Volume23
Issue number5
DOIs
Publication statusPublished - 2003 May 1
Externally publishedYes

Fingerprint

Apolipoprotein C-III
Lipids
Lipoproteins
Triglycerides
Cholesterol
oxidized low density lipoprotein
Ultracentrifugation
Apolipoproteins B
Apolipoproteins E
Dyslipidemias
Coronary Disease
Chromatography
Myocardial Infarction

Keywords

  • Apolipoprotein B
  • Apolipoprotein CIII
  • Apolipoprotein E
  • Coronary heart disease
  • Lipoproteins

ASJC Scopus subject areas

  • Cardiology and Cardiovascular Medicine

Cite this

LDL containing apolipoprotein CIII is an independent risk factor for coronary events in diabetic patients. / Lee, Sung-Joon; Campos, Hannia; Moye, Lemuel A.; Sacks, Frank M.

In: Arteriosclerosis, Thrombosis, and Vascular Biology, Vol. 23, No. 5, 01.05.2003, p. 853-858.

Research output: Contribution to journalArticle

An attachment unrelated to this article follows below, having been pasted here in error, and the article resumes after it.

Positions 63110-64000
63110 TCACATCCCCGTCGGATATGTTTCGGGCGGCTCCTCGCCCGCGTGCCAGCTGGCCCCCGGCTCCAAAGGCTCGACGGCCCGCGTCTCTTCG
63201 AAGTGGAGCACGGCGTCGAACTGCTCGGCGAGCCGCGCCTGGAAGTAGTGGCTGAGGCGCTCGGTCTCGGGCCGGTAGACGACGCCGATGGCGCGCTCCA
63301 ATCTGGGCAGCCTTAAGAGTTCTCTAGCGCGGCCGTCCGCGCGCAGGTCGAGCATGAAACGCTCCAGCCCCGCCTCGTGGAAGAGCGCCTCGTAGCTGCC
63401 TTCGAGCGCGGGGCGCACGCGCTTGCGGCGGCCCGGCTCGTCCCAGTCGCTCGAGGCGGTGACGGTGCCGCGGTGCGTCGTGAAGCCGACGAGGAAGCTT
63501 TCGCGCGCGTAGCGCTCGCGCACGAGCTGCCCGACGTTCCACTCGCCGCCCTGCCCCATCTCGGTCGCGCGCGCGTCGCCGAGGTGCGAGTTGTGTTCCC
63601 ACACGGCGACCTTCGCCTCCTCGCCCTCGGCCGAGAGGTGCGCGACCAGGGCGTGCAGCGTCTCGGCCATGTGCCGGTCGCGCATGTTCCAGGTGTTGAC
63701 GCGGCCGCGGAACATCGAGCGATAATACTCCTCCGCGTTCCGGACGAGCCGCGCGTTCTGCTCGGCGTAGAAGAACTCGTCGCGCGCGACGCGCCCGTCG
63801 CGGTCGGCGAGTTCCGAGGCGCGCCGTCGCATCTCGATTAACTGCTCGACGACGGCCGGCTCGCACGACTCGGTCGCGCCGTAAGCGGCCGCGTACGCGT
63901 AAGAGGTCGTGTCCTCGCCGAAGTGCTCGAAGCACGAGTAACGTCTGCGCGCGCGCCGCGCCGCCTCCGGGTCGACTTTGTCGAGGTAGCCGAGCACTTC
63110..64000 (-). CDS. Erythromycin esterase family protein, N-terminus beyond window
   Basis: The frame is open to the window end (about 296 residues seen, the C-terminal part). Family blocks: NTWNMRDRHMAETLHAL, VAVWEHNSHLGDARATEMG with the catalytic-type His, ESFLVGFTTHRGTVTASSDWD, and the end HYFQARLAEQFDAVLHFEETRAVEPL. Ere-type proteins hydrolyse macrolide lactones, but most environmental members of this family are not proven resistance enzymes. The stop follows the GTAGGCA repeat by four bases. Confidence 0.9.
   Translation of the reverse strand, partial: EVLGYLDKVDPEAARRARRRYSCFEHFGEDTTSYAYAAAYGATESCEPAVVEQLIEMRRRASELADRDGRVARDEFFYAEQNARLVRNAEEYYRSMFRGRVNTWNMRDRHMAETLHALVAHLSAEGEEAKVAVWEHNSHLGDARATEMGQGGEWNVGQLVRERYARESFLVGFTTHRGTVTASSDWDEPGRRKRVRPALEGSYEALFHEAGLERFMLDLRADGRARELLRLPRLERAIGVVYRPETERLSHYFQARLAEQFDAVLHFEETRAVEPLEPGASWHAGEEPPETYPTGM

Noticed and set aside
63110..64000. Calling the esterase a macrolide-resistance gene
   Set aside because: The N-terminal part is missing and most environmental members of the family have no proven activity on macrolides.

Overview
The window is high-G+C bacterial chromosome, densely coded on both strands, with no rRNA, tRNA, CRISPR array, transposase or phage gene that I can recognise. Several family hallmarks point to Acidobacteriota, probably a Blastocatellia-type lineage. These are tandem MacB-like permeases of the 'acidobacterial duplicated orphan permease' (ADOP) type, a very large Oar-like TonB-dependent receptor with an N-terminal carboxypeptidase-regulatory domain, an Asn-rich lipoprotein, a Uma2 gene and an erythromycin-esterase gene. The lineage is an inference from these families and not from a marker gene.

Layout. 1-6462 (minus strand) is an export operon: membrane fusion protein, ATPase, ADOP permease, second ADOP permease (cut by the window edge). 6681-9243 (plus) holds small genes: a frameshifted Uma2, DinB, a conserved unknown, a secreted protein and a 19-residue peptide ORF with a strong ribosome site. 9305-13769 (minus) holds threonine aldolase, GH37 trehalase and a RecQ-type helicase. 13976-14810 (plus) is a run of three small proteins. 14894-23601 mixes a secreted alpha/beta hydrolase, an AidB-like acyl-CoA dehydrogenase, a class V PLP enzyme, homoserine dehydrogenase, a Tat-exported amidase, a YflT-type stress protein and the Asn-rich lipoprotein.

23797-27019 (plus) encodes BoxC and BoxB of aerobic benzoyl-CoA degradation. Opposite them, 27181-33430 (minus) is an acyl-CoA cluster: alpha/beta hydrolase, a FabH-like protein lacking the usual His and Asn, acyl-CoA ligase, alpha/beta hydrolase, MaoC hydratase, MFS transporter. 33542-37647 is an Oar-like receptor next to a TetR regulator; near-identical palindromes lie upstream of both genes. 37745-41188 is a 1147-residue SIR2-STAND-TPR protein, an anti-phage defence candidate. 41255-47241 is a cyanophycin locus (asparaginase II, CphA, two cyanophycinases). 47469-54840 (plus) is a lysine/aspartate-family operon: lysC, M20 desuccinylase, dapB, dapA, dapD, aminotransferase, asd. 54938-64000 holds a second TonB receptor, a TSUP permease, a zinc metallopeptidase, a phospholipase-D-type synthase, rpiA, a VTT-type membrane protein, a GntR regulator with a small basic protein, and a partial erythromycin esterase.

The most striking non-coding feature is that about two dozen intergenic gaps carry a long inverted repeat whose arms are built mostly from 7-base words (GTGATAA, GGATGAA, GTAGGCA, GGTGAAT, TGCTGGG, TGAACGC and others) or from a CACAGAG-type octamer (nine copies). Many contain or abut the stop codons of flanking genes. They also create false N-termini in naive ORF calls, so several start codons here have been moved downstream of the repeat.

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abstract = "Objective - Triglyceride-rich lipoproteins that contain apolipoprotein CIII (apoCIII) are prominent in diabetic dyslipidemia. We hypothesized that these lipoproteins increase coronary disease risk in diabetic patients beyond that caused by standard lipid risk factors. Methods and Results - Diabetic patients with previous myocardial infarction were followed for 5 years, and 121 who had a recurrent coronary event were matched to 121 who did not. VLDL and LDL that contained or did not contain apoCIII (CIII+ or CIII-) were prepared by immunoaffinity chromatography and ultracentrifugation. IDL was included in the LDL fraction. LDL CIII+, rich in cholesterol and triglyceride, was the strongest predictor of coronary events (relative risk [RR] 6.6, P<0.0001, for 4th versus 1st quartile). LDL CIII+ comprised 10{\%} of total LDL. The main type of LDL, LDL CIII-, was less strongly predictive (RR 2.2, P = 0.07). The increased risk associated with LDL CIII+ was unaffected by adjustment for plasma lipids, apoB, non-HDL cholesterol, or the other VLDL and LDL types. For VLDL CIII+, RR 0.5, P=0.07; for VLDL CIII-, RR 2.3, P=0.046. The presence of apolipoprotein E with CIII on VLDL and LDL did not affect risk. Conclusions - LDL with apoCIII strongly predicts coronary events in diabetic patients independently of other lipids and may be an atherogenic remnant of triglyceride-rich VLDL metabolism.",